An anorexic person is at the risk of contracting other serious problems ranging from recurrent infections and general adverse health to life threatening conditions. Having anorexia affects the person’s mind and body. Some researches propose that anorexia has the highest death rate of any psychiatric disorder. These deaths occur because of some conditions like being younger, being sick for more than six years, having been previously obese, having an accompanying severe psychological disorder, and being younger. Anorexia usually occurs after a significant life change. In most cases, it happens after episodes of stress, like sexual or physical abuse, procuring an abortion, change in schools, divorce, when children leave home, or losing a job (Watson, 2007).
What causes Anorexia? Just like other eating disorders, anorexia has no one cause. Researchers claim that what triggers anorexia is a combination of many factors. The first one is genetic factors like individuality. Teens who are perfectionists or prone to depression or nervousness seem to be more likely to develop anorexia than the other teens who are normal. Relatives with people who have anorexia are more likely to develop the disorder unlike those with relatives who are in excellent health. Researchers are trying to discover the gene that might influence a person’s tendency to develop this disorder. Psychological factor can lead to the development of anorexia. Those females who have experience of assault physically and sexually are more likely to develop eating disorders unlike females who have no history of assault. The ones with an identity crisis have increased chances of developing this disorder. Social factors are also another cause of anorexia. Media and cultural beliefs play a significant role in triggering eating disorders. In this current society, there is extreme pressure on women to be slender, and this has a negative impact on some people (Costin, 2006).
Anorexic persons have several signs and symptoms. These symptoms can either be psychological, behavioral, and physical signs. The life of a person with anorexia can also have an effect on other family members. Some of the psychological and behavioral symptoms are depression, irritability, and loss of sleep, fatigue, poor concentration, obsessive-compulsive disorder, anxiety disorders, and many more. People with anorexia are normally underweight, and this imposes pressure on them making them be depressed anorexic persons are easily irritable, and get upset quickly. The lack sleep, which in turn makes them to, fatigued during the day. They have low concentration on what they do, and their attention is not steady. They lack control of their lives, and most sufferers of anorexia tend to addicts of drugs, alcohol, gambling etc. the most notable obsession is that of excessive exercise so that they can lose weight rapidly.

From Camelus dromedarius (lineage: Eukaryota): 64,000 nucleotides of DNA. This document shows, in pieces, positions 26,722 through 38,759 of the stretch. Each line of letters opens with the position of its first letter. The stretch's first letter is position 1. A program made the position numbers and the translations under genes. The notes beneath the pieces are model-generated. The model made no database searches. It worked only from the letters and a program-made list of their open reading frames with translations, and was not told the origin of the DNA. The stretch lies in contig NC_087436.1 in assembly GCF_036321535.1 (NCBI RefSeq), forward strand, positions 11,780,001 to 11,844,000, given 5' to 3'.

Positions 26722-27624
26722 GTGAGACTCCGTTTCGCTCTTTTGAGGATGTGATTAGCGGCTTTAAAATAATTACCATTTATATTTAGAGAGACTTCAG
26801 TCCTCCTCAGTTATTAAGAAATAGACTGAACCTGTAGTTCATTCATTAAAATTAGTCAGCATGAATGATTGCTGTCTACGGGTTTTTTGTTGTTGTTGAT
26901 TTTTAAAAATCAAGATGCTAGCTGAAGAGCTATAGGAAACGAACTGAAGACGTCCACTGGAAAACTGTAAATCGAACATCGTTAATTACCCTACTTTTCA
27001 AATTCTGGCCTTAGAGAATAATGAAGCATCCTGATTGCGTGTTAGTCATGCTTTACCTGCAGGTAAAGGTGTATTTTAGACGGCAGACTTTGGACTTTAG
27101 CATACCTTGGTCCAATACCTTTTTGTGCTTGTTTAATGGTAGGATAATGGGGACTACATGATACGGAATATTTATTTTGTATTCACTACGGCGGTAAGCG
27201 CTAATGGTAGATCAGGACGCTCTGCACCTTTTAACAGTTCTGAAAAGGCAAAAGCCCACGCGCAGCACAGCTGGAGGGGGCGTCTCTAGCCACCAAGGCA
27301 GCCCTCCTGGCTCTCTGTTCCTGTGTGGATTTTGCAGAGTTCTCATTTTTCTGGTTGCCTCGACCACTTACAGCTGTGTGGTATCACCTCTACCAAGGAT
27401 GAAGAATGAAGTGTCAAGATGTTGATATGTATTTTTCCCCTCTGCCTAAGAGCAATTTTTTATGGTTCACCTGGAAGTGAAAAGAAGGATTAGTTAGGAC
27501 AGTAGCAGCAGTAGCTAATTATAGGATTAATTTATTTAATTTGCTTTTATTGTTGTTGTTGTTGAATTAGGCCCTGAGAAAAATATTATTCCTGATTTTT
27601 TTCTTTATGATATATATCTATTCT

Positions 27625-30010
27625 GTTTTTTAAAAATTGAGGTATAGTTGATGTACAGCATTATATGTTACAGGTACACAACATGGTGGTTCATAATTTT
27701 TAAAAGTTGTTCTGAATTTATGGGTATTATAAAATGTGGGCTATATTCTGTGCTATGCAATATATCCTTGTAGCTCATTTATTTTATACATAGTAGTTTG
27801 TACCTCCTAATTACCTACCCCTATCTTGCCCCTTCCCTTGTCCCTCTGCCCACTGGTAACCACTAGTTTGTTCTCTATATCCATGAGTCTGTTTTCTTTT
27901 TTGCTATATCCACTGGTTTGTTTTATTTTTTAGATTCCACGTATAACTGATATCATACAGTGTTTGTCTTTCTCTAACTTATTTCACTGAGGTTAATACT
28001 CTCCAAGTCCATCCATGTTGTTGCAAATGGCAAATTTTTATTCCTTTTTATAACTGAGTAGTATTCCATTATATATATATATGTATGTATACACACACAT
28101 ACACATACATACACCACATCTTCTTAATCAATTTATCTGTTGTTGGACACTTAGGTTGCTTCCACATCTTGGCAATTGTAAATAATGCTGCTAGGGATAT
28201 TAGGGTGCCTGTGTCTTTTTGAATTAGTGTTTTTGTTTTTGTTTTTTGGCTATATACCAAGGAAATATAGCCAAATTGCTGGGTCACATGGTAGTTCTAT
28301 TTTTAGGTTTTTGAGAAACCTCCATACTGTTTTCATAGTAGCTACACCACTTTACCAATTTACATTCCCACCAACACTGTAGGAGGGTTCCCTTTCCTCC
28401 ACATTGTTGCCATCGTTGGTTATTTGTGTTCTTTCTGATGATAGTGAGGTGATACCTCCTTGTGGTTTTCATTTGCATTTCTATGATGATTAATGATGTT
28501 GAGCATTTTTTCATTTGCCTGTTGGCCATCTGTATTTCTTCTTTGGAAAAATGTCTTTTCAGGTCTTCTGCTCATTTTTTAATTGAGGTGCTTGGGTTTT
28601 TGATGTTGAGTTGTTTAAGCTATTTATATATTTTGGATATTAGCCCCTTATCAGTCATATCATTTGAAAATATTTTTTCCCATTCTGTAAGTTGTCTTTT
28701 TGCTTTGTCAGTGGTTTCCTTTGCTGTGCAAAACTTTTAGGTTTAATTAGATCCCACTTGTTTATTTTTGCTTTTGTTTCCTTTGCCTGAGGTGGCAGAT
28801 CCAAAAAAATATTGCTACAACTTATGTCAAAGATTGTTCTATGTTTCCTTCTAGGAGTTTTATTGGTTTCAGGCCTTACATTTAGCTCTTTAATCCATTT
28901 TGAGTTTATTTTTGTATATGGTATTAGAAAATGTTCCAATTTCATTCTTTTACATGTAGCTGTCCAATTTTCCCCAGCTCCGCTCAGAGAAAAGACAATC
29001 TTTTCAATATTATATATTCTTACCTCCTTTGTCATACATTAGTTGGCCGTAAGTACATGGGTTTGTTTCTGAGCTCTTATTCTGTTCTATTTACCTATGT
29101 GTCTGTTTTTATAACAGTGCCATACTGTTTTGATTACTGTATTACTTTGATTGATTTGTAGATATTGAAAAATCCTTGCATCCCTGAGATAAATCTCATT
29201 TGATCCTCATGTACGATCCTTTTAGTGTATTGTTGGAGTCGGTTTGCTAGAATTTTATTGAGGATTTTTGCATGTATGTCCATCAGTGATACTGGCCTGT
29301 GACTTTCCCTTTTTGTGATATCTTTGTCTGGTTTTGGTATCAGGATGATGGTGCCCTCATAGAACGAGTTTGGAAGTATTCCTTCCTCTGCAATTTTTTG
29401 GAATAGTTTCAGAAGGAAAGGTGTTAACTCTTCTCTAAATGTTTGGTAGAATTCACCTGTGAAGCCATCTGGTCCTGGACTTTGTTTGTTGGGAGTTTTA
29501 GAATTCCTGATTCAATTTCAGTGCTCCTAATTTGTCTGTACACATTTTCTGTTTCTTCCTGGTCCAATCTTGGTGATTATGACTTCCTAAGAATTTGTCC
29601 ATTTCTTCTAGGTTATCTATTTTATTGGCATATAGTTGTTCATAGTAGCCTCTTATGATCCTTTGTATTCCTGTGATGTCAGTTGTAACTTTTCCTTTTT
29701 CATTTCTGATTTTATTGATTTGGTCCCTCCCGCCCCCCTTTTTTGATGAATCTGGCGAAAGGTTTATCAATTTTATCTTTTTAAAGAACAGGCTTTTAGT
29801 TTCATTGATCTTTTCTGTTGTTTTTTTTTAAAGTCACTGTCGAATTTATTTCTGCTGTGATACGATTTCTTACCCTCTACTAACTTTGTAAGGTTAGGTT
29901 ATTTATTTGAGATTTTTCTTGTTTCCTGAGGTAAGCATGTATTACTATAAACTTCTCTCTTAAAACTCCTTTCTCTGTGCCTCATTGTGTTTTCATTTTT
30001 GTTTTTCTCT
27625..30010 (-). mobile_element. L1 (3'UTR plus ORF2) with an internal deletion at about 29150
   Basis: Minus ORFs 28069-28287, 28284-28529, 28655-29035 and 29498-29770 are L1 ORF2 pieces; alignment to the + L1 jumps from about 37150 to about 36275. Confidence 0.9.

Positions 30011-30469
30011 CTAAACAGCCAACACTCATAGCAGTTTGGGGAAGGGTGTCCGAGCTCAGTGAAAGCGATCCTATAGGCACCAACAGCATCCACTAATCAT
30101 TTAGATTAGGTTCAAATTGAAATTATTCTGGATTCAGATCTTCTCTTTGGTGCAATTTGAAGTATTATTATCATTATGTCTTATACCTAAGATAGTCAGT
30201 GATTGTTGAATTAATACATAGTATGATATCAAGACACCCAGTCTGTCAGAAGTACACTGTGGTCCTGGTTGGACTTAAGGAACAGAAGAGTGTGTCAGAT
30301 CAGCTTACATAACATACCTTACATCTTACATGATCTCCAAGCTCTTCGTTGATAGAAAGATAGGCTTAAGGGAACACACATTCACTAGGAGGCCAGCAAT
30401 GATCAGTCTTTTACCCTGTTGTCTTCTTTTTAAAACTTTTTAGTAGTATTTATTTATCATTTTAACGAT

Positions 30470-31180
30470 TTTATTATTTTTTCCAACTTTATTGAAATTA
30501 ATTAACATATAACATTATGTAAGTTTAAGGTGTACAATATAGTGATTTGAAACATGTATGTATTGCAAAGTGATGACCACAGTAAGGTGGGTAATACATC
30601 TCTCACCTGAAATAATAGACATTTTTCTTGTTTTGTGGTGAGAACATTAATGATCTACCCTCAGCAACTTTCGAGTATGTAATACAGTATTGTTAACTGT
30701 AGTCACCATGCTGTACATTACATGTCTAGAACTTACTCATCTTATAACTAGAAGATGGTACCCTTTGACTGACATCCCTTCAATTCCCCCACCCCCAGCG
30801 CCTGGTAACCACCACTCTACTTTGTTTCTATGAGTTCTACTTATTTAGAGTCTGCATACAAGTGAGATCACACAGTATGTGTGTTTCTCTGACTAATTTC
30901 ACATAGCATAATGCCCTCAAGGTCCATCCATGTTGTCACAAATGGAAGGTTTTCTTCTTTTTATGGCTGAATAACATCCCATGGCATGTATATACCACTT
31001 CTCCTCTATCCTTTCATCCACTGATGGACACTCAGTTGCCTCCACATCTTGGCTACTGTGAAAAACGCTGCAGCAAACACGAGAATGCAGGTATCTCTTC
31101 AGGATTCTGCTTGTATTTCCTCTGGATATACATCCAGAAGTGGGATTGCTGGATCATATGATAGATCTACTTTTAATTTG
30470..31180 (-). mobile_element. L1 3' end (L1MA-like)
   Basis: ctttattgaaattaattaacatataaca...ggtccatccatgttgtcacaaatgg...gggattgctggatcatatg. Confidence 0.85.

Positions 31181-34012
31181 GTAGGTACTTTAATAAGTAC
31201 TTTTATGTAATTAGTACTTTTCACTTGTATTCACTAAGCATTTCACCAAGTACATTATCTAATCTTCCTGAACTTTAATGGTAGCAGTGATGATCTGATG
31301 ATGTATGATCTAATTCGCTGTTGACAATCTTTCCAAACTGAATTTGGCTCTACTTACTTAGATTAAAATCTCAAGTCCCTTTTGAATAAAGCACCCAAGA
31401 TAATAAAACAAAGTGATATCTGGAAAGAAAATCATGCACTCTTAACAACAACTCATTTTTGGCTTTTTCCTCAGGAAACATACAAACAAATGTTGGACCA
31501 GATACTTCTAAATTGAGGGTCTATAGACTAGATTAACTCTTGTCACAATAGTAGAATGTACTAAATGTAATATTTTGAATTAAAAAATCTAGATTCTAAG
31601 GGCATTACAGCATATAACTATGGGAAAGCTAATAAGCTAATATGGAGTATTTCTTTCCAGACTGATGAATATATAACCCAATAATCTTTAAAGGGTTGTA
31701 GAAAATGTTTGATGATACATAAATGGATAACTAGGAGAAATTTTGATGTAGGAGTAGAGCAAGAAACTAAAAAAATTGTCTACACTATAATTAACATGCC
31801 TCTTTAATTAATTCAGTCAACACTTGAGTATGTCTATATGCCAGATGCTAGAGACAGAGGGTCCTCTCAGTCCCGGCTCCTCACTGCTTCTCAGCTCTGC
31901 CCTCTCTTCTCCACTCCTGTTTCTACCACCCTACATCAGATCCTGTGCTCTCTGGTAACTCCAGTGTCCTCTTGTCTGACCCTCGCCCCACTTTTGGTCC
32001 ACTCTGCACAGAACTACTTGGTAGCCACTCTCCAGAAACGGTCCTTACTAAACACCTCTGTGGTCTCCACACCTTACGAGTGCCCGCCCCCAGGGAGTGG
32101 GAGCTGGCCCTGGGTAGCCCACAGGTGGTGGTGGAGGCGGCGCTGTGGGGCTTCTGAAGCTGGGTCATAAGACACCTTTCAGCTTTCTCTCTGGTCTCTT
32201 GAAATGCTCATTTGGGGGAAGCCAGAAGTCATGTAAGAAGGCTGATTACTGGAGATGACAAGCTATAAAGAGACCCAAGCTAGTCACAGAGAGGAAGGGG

Some of the complications for anorexic people include gastrointestinal complications, heart and circulatory system complications, kidney functioning, the glandular system break down, and bone density loss. Physical signs and symptoms include constant checking of their weight, obsession with eating, weight control, and food, counting food carefully, a feeling of being fat, withdrawing from social scenes especially those involving food and celebrations, and remarkable loss of weight. Anorexia makes the sufferer has dry, flaky skin that takes on a yellow tinge. Their nails become fragile, and the regular vomiting erodes the dental enamel. In addition to these, the sufferers of anorexia have medical consequences, which are shrunken bones, low body temperatures, mineral loss, and irregular heartbeat. Other medical effects are development of osteoporosis and permanent failure of normal growth (Lask, 2000).
The next aspect is the treatment of anorexia. Treatment for this disorder is a continuing procedure, with several results showing that it works. Most patients who take up the treatment process recover fully from this disorder. To start the treatment, there is the need to reconstruct the health of the sufferer. This first process is through weight gain and better eating habits. It is common for the anorexics to decline treatment, and for some, the weight gain process will be a forced one. This is through hospitalization and in serious cases tubal feeding. Psychotherapy is the next step after the starvation has stopped. The second step is essential in dealing with psychological issues in relation to the eating disorder. The treatment will also involve cognitive, behavioral therapy whose purpose is to restructure negative notions and change behaviors. Another beneficial therapy is the group and family therapy and interpersonal therapy. In general, treatment of anorexia must center its energy more on weight gain. On medication, no one medication has proof of reducing the obsession to starve them. The only suggestions present in the treatment of anorexia are medications to stabilize moods, that may help in weight gain and to control some emotional signs like depression and anxiety.
Anorexia is a psychiatric condition that has the highest death rate with approximately 6% sufferers succumbing to the complications of the disease. The usual reason for these deaths of anorexic people is medical complications they develop including cardiac arrest. There have been severe cases where the anorexics commit suicide because of depression and lack of control of their lives. Mostly recovery from this eating disorder takes at least five years. It is advisable that a sufferer of anorexic visits a nearby emergency hospital for treatment (Swain, 2006).
In conclusion, it is evident that eating disorders are exceedingly common among young people and adolescents especially the females. There are several signs and symptoms of these disorders which the parents and guardians of teens need to look out. The known types of eating disorders have minimal difference and it is noteworthy that one identifies which one he or she is suffering from and gets the proper medication. The available treatment options rely on each sufferer and their families. The most valuable thing is for people learning to be comfortable with their weight and body shape. This is the main cause of eating disorders in teenagers and females across America. There is the need to advise and educate the sufferers on how like their bodies, understanding their eating habits, and accepting themselves in the way they are.